The Teacher as Hero
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The Parsha in a Nutshell

The entire book of Devarim is structured like a covenant. It represents Moshe’ renewal of the Sinai covenant with the next generation, who would soon enter the Promised Land and there create a covenant-based society.

Accordingly, the parsha of Devarim opens with the first two elements of a covenant document: an introduction pinpointing the speaker and context (Devarim 1:1–5) and a historical overview of the events that led to the covenant and its renewal (beginning at 1:6). 

The introduction identifies time and place: the last weeks of Moshe’s life, with the people encamped by the banks of the Jordan. Moshe recalls his appointment of leaders, the sending of the spies, and the people’s crisis of faith that led to the forty-year stay in the wilderness. Moving to more recent episodes, he reminds the people of their victories over Moab and Ammon and the settlement of their land by the tribes of Reuben and Gad and part of Menashe. The parsha ends with Moshe’ description of his appointment of, and encouragement to, Joshua as his successor. 

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The Core Idea

Imagine you are 119 years and 11 months old. The end of your life is in sight. Your hopes and dreams have received devastating blows. You have been told by God that you will not enter the land to which you have been leading your people for forty years. You have been repeatedly criticised by the people you have led. Your sister and brother, with whom you shared the burdens of leadership, have died. And you know that neither of your children, Gershom and Eliezer, will succeed you. Your life seems to be coming to a tragic end, your destination unreached, your hopes unfulfilled. What do you do? 

You could sink into sadness, reflecting on what might-have-been, had the past taken a different direction. You could continue to plead with God to change His mind and let you cross the Jordan. You could retreat into memories of the good times: when the people sang a song at the Red Sea, when they accepted the covenant at Sinai, when they built the Tabernacle. These would be the normal human reactions. Moshe did none of these things – and what he did instead helped change the course of Jewish history. 

Moshe gathered the people on the far side of the Jordan and spoke to them for a month. Those speeches became the book of Devarim. The topics are extremely diverse, covering a history of the past, prophecies and warnings about the future, laws, stories, a song, and a set of blessings. Together they form a profound vision of what it is to be a holy people, dedicated to God, and instructions of how to construct a society that would be a model for humanity in combining freedom and order, justice and compassion, individual dignity and collective responsibility.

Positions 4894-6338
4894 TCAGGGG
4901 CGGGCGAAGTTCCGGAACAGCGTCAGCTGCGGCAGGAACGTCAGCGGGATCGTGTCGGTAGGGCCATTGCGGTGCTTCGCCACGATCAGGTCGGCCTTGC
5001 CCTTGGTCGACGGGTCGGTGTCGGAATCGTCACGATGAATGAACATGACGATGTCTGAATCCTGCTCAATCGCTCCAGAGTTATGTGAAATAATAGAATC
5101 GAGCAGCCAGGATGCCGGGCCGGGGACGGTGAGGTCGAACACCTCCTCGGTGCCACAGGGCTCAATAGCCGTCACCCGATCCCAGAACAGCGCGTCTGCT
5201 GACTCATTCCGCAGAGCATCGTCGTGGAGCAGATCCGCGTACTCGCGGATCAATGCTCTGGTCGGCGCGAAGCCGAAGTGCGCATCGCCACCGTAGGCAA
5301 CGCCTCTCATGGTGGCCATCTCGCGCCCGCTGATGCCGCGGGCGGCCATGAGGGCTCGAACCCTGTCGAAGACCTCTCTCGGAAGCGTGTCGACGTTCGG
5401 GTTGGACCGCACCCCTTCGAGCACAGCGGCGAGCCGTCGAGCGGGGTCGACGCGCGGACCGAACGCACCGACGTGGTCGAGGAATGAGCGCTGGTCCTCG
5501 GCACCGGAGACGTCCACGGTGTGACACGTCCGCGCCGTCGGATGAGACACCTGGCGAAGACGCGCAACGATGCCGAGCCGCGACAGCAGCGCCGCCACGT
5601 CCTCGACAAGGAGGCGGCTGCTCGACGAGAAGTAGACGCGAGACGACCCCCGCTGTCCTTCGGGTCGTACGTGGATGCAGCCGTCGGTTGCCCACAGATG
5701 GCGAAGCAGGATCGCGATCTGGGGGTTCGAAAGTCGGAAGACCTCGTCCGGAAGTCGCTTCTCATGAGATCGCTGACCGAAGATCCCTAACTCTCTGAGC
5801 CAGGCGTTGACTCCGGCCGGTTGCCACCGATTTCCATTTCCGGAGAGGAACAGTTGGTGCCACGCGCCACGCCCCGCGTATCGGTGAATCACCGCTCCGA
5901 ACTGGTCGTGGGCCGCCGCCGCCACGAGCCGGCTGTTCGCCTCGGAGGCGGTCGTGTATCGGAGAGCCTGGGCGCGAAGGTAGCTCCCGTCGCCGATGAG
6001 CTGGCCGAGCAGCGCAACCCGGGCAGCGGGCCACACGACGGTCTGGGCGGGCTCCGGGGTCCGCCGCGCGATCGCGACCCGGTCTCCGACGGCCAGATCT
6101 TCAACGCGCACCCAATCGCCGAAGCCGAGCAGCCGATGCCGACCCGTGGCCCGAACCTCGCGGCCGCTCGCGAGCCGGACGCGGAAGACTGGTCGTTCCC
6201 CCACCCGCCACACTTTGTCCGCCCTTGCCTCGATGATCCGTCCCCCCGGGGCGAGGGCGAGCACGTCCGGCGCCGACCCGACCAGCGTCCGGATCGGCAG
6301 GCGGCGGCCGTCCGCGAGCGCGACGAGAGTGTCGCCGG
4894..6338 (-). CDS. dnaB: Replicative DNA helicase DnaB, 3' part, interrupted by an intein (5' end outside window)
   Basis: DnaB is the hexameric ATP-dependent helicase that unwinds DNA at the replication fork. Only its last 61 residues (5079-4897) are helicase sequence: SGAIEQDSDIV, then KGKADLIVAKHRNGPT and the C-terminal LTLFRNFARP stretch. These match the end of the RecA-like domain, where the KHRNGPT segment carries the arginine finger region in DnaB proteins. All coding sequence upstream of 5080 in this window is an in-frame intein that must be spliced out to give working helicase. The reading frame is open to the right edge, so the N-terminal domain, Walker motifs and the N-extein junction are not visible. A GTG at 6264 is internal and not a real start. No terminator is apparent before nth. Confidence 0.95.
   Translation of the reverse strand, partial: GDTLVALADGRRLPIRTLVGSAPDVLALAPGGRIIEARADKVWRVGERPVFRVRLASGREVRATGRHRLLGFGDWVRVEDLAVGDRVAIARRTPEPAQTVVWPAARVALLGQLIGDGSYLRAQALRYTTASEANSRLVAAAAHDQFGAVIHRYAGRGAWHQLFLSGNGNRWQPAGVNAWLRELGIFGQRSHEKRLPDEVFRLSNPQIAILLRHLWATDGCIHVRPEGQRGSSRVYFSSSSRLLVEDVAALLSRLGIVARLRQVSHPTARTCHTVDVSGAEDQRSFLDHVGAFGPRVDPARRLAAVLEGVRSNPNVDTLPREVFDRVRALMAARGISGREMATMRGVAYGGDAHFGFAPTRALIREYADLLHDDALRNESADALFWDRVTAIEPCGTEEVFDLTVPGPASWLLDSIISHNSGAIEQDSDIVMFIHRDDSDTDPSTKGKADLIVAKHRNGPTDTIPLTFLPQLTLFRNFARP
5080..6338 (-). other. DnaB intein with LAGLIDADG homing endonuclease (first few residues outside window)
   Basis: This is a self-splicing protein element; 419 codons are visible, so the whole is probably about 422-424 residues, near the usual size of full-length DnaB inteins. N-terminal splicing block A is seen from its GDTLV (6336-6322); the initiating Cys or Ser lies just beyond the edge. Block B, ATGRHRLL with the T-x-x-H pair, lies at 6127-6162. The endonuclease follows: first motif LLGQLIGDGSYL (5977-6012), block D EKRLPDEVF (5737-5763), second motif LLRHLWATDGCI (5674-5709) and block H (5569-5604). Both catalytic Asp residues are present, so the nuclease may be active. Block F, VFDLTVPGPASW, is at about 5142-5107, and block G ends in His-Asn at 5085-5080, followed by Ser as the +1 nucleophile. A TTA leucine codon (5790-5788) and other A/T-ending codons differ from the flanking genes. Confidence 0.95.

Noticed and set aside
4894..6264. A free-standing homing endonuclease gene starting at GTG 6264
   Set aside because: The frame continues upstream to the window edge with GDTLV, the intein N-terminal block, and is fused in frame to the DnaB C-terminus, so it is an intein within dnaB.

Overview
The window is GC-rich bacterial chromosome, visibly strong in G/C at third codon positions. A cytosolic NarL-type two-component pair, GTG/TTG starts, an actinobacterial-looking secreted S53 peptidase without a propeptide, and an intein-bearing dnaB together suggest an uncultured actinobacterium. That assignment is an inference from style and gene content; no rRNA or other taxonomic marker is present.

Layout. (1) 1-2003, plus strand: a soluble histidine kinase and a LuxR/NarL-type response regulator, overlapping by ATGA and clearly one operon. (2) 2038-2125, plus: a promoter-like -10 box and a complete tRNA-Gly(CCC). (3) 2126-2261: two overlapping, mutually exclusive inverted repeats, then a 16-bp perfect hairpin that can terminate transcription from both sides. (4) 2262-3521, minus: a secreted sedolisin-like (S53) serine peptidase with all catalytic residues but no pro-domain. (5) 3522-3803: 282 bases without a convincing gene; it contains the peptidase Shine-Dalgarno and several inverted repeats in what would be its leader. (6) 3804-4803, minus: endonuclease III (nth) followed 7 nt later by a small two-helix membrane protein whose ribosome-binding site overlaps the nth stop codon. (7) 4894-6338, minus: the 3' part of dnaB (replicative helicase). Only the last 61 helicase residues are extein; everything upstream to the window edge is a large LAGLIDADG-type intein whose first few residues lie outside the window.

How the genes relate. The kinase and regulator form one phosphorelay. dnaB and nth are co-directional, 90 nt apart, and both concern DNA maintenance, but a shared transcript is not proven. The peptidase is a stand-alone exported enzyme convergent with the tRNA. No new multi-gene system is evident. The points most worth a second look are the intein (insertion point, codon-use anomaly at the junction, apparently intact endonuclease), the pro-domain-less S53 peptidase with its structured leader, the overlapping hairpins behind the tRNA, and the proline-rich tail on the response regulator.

Let us now look beyond what Moshe said in the last month of his life, and examine what Moshe did. He changed career. He shifted his relationship with the people. No longer defined as Moshe the great and powerful leader who set them free, the lawgiver, the worker of miracles, the intermediary between the Israelites and God, he now became the figure known to Jewish memory: Moshe Rabbeinu, “Moshe, our teacher.” That is how Devarim begins – “Moshe began to explain this Law” (1:5). The Torah uses the verb be’er (to explain), that we have not seen used in this way before. Moshe wanted to explain, expand on, make clear. He wanted the people to realise that Judaism is not a religion of mysteries that makes sense only to a few special people. It is – as he would say in his very last speech – an “inheritance of the entire congregation of Jacob”

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Questions to Ponder

1. Why do you think Moshe made this career change at the end of his life? 

2. Why do you think Moshe is known to us as Moshe Rabbeinu, “Moshe, our teacher” rather than as any of the other roles he played? 

3. Do teachers play an important role in your life?  

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It Once Happened...

Nechama Leibowitz, the famous Jerusalem Torah scholar, writer and teacher who died in 1997, requested that the only words that appear on her gravestone should be her name and the single word Morah – teacher. For her, this was her greatest achievement, her life's work, and the ultimate honour and title. The following story was written by a teacher who read this about Nechama Leibowitz, and thought, “I feel the same way!” 

When I was training to be a secondary school teacher (for pupils aged 11-18) at the very beginning of my career, the university course required that the first week be spent in a primary school (for pupils aged 4-11) so that we could gain an understanding of where our high school students would be coming from. Without a moment's hesitation I knew which school and which teacher I would choose to shadow.  

Rabbi B. was my favorite teacher from primary school. That I knew. But to be honest, I had no idea why. I do not particularly remember any of the lessons he taught or information that I left his classes with, and I am sure that over the years as I continued my Jewish education I relearned that information many times

since. So what was it about this particular teacher that had had such a lasting impact on me? I was excited to find out.